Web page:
The rise of the ‘Gangster Girl’

The rise of the ‘gangster girl’

Camila Batmanghelidjh runs one of London’s largest children’s charities, Kids Company, which works with some 18,000 of the capital’s most vulnerable children.

Camila Batmanghelidjh, the leading children’s rights campaigner

 

A staunch critic of the Government’s lacklustre policy on gang culture, she has accused the coalition of letting thousands of London’s disturbed children live in a culture of “normalised violence”, where stabbings and shootings are commonplace and called on ministers to “wake up before its too late”.

But are girls purely victims of sexual assault in gangs, or exploited by male gang members, or is there more to it?

“Increasingly, we’re seeing girls who are developing characteristics of violence that are very similar to boys,” she tells me. “At first, the girls are victims of rape, or violators, then they join a gang and become conduits to bringing in other girls to be harmed, and younger kids. So girls are the ones who often set up a situation where a boy will get attacked, such as inviting a boy, pretending they like him, but actually they’re enticing him into a space where they’re attacked.”

 

Batmanghelidjh agreed that girls often start off as being at the bottom of the food chain in gangs. But once girls have effectively earned their stripes – “you’ve got to think of all this as a pathway” – they are then “seen as equal” to boy members.

“There will be girls early on in the pathway who are sexual objects and they’ll be girls further down the pathway who are even worse than boys. The pathway is a brutalisation pathway; witnessing and having to get involved in violating other girls or boys.”

In a recent report by the University of Bedfordshire on behalf of the Children’s Commissioner, researchers described the role of the ‘gangster girl’ in gangs as the only one in which young women’s status was constructed without explicit reference to their association with a male gang member.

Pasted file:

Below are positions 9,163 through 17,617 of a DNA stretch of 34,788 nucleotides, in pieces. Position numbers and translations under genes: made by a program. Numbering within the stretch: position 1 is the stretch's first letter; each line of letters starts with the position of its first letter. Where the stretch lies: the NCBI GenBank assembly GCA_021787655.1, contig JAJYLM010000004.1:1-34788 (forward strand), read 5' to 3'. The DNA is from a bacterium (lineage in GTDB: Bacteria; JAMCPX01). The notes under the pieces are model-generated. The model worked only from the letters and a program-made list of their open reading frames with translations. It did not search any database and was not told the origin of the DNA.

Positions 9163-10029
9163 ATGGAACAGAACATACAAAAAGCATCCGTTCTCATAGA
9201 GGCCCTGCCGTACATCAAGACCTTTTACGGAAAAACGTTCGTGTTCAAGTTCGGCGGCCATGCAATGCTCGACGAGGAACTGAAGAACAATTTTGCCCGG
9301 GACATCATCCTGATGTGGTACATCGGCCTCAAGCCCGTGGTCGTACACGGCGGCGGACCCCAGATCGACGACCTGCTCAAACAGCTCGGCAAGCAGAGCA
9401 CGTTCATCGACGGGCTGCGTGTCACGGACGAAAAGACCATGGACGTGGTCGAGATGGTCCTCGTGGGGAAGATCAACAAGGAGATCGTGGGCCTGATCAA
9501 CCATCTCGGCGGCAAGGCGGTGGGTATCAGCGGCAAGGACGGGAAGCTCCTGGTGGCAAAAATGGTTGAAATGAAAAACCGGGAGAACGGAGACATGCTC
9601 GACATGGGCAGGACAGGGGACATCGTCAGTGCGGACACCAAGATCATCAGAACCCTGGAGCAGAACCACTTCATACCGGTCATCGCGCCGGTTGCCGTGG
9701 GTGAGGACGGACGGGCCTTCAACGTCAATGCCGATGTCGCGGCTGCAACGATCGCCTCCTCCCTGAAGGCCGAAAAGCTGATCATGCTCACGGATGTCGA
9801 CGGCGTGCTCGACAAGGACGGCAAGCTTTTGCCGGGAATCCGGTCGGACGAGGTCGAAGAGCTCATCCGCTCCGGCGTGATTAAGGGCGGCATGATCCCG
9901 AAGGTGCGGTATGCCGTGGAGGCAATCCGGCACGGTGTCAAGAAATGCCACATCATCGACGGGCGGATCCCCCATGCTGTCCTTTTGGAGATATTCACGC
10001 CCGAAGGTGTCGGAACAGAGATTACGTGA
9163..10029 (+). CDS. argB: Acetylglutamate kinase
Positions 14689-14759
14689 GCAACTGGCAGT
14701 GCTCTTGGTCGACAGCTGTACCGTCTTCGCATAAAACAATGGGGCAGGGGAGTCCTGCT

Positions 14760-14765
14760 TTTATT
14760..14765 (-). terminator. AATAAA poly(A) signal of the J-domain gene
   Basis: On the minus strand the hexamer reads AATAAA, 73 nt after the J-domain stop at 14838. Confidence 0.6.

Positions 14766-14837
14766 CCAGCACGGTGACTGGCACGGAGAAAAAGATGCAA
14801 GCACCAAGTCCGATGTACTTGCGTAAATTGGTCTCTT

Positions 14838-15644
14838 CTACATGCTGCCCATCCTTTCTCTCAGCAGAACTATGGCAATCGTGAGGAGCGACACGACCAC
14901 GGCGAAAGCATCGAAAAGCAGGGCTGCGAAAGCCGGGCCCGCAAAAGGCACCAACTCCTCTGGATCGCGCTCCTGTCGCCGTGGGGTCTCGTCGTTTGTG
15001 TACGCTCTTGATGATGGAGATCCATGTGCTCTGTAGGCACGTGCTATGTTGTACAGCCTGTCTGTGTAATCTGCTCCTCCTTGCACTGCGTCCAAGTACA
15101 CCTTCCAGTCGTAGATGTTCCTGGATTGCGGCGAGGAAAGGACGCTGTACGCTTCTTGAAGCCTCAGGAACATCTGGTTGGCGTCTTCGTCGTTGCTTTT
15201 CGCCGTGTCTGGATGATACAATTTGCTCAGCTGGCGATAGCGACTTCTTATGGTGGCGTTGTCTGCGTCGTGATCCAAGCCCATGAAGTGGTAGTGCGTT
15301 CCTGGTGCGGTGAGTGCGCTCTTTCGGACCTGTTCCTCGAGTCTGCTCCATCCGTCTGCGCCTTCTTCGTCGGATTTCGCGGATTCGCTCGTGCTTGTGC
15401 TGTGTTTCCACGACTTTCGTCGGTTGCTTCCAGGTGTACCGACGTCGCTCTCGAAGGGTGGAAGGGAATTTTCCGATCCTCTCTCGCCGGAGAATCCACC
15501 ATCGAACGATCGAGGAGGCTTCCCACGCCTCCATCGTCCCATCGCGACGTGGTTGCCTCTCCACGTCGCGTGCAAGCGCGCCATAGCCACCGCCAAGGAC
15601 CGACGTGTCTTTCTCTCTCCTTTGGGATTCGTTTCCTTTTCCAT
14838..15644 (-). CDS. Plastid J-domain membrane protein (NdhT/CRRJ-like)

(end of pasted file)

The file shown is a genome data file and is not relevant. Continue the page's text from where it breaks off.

In order to survive as a gangster girl, however, many girls and young women adopted a masculine personality and “became one of the guys”, the report says.

As this 22 year-old woman, interviewed for the report, explains:

Quote A gangster girl goes and dresses like a man. In other words, the gold and tattoos and, you know, a tomboyish girl basically who’s willing to hold a gun when needed. One of them brave ones. Cause to be in a gang, you have to have them skills, gang skills innit… It’s how to get respect from men, if a girls in a gang. Because some men will try and have sex with her and she’s not going to know how to react, how to call it up and let them know ‘nah, it’s , we’re just in a gang, we ain’t need to be doing no sex’. So some girls have a talent to that, to say no, innit, and they will still respect them…They’ll do it cooly, they’ll make it into a joke and laugh it off with the guy ‘Out of all them sexy girls!’ like, just act like they are one of the guys. Cause for a girl to be in a gang she has to be like a man.

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How much power do female gangsters hold?

Much of what is written about women in gangs portrays them as victims.

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Girl gangsters: Young women are often portrayed as victims in gangs, but a growing number of experts acknowledge the rise of the ‘gangster girl’ Photo: Alamy

A report by the Centre for Social Justice earlier this year focused on girls being trapped in gangs and living “desperate lives”, where rape is considered normal. Researchers said female members, some as young as 10, are being pressured into having sex with boys to initiate them into gangs.

The think tank warned that “too little” is being done to change the exploitation of girls and young women in gangs, despite the launch of a Home Office strategy three years ago. “The Government was right in 2011 to identify that authorities did not know enough about girls and young women associated with gangs. Yet three years later too little progress has been made,” the report said.

Some three years later, not only are we still in the dark about women’s involvement in gangs, we still tend to see girls and young women as ‘victims only’.

There is no denying that thousands of women are exploited within gangs. It is also far less likely for women to be within positions of power in gangs.

And yet there is growing evidence – and acknowledgement from within the voluntary and third sector – that girls can be just as powerful as boys in gangs.